Chinese zoo animals may be facing early deaths due to a burgeoning market for stuffed wildlife.


A new report from the investigative newspaper, Southern Weekend has revealed that an increased demand for luxury home décor, in the form of stuffed exotic animals, is encouraging zoos to kill off their animals and sell their pelts to state-licensed taxidermy firms, reports Substance Digital.

Stuffed wildlife as luxury gifts, especially preserved carcasses of tigers, deer, monkeys and elephants, are growing in popularity with businesspeople as well as government officials. Because of this higher demand, there seems to be an increase in the “natural death and loss” of Chinese zoo animals, Substance Digital reports.

“Zoos are the most important part of the chain,” the head of one taxidermy firm told Southern Weekend. “The official price for a live tiger is sometimes less than 20,000 or 30,000 yuan. If you can have it die a ‘natural death,’ [zoos] can make a lot more money.” (20,000 to 30,000 yuan equals around $3,268 to $4,902.)

And a lot more money is certainly what both zoos and taxidermists are making. A Siberian tiger, for instance, can be bought from a zoo for 50,000 or 60,000 yuan ($8,171 or $9,805) and then be sold as a pelt on the black market for 350,000 to 600,000 yuan ($57,197 to $98,052), according to China Dialogue. A “finished” Siberian stuffed tiger can even sell for up to 3 million yuan ($490,260).


This data is disturbing on its own but is made even more alarming by the fact that only about 400 to 500 Siberian tigers (also known as Amur tigers) are left in the wild, with just 14 or so of them considered an “effective population,” a group which measures the genetic diversity of the species.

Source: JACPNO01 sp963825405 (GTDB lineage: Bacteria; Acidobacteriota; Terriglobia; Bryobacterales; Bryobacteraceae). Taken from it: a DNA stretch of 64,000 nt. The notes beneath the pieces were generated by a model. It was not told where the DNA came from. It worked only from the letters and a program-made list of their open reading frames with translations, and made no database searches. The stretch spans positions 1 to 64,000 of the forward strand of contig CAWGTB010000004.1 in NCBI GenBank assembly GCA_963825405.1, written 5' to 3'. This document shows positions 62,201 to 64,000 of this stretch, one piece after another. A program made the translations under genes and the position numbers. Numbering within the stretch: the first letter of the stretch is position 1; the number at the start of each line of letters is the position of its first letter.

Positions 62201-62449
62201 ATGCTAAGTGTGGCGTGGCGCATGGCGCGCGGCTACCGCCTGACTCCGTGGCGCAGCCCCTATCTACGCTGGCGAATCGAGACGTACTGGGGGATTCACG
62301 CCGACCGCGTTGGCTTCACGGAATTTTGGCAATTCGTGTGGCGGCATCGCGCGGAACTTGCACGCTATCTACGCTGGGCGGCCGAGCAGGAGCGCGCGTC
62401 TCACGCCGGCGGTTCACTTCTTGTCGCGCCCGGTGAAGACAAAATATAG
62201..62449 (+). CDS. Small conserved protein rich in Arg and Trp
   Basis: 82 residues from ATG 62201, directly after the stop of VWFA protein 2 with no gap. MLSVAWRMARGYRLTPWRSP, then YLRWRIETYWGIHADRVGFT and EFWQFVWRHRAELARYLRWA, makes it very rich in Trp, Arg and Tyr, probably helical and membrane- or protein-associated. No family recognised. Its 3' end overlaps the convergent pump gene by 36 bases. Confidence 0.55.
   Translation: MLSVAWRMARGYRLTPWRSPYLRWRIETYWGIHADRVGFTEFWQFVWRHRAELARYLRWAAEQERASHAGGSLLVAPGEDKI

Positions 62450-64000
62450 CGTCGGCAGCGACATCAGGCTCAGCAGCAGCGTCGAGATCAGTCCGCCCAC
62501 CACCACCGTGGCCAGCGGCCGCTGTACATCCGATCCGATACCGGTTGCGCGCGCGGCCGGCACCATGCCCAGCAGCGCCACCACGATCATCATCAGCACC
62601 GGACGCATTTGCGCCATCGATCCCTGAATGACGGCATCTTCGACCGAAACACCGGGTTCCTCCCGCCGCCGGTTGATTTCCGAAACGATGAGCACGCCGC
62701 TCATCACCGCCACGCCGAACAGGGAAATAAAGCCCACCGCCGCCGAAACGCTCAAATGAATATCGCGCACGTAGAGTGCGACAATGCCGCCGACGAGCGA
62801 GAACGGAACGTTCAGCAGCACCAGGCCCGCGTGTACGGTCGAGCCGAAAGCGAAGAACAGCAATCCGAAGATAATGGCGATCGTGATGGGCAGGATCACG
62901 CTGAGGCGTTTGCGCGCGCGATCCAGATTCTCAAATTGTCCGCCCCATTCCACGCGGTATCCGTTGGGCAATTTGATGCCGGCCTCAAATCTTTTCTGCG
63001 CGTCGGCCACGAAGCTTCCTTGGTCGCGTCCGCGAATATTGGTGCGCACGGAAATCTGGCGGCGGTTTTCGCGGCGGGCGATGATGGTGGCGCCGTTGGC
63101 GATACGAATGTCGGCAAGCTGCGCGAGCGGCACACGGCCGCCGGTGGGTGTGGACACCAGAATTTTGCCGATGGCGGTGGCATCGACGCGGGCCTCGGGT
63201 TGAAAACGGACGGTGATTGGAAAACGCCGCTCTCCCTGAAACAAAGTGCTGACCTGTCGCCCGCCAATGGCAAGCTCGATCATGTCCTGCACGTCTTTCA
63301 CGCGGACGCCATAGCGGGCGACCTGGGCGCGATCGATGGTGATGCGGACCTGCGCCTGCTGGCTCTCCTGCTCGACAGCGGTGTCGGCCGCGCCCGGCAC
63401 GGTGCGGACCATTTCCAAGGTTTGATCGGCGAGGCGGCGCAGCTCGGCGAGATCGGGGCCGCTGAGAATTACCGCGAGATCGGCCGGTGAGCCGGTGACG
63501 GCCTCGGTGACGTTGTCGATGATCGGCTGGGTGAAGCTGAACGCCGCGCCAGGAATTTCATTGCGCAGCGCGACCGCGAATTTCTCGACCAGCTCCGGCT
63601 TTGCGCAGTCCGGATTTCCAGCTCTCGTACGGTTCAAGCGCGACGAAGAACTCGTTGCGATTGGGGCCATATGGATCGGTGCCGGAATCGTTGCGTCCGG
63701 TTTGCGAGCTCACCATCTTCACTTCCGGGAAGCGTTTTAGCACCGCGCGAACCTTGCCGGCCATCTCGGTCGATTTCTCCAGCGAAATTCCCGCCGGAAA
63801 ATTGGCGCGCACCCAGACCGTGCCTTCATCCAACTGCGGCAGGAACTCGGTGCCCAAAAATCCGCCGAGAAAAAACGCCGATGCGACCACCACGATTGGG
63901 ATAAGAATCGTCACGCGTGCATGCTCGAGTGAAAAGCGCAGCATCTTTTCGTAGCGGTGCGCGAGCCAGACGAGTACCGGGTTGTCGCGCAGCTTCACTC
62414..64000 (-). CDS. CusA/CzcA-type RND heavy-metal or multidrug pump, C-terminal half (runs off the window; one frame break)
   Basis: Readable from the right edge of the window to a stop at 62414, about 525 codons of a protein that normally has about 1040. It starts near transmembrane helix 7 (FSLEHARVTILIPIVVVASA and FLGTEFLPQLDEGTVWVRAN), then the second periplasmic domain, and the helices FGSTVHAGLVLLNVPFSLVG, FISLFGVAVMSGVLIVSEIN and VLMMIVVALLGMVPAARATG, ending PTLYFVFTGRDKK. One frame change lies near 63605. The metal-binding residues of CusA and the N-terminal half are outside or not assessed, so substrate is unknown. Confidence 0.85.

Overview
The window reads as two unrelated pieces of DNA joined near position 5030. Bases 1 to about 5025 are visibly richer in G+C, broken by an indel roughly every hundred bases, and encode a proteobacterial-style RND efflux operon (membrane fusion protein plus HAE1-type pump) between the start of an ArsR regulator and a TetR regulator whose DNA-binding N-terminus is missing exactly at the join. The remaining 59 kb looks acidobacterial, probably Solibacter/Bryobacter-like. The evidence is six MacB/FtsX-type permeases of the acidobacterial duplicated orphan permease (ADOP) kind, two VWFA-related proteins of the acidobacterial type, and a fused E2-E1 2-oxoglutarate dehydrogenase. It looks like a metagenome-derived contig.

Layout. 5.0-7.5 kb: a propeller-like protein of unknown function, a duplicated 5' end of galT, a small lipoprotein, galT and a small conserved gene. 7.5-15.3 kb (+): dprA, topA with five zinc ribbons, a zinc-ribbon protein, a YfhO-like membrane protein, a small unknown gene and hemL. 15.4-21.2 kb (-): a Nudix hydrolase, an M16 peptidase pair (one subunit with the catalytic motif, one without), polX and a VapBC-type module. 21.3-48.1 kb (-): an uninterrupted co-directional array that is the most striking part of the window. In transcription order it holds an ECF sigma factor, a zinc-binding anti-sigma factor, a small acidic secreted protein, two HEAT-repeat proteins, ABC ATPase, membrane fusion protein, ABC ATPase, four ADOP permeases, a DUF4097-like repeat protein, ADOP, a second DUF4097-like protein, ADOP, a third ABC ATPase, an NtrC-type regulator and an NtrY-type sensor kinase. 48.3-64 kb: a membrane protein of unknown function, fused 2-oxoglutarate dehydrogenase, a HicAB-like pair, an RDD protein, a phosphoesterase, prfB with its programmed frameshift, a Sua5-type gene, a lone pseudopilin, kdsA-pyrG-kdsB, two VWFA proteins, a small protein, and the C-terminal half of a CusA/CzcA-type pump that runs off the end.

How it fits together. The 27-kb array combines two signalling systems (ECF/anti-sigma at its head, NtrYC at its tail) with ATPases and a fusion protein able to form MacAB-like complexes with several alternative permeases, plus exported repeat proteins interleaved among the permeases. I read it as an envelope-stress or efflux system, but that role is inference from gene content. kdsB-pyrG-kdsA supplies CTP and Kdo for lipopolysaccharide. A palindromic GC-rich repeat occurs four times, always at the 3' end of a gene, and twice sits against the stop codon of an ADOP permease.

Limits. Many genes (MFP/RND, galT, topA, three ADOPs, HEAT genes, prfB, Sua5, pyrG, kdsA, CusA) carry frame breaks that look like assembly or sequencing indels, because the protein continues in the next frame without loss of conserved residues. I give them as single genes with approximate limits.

Regulations on Chinese zoos are known to be quite loose and little oversight is maintained. Back in 2010 at the Shenyang Forest Wild Animal Zoo, 11 Siberian tigers died of starvation in small cages. And this year in January at the Rural Grand View Garden, zoo keepers found most of their crocodiles dead as visitors had thrown trash and rocks at the hibernating animals.


The laws on buying and selling wild animals for zoos and circuses are also rather lax. Except in “extraordinary circumstances,” zoos are not considered responsible for the death of an animal. All they have to do is report the time and approximate cause of death, reports China Dialogue.

As a result, it seems that “natural death and loss” is plaguing zoo animals across the nation. According to China Daily, at least 80% of animals entering the taxidermy market come from zoos.


In various parts of the world, zoological parks are thought to be places of conservation, but in China this certainly doesn’t seem to be the case. Animals are again falling victim to the money-hungry hands of humans. With time, will precious animal species be removed from wild lands for good and seen only in museums and homes as stuffed props?

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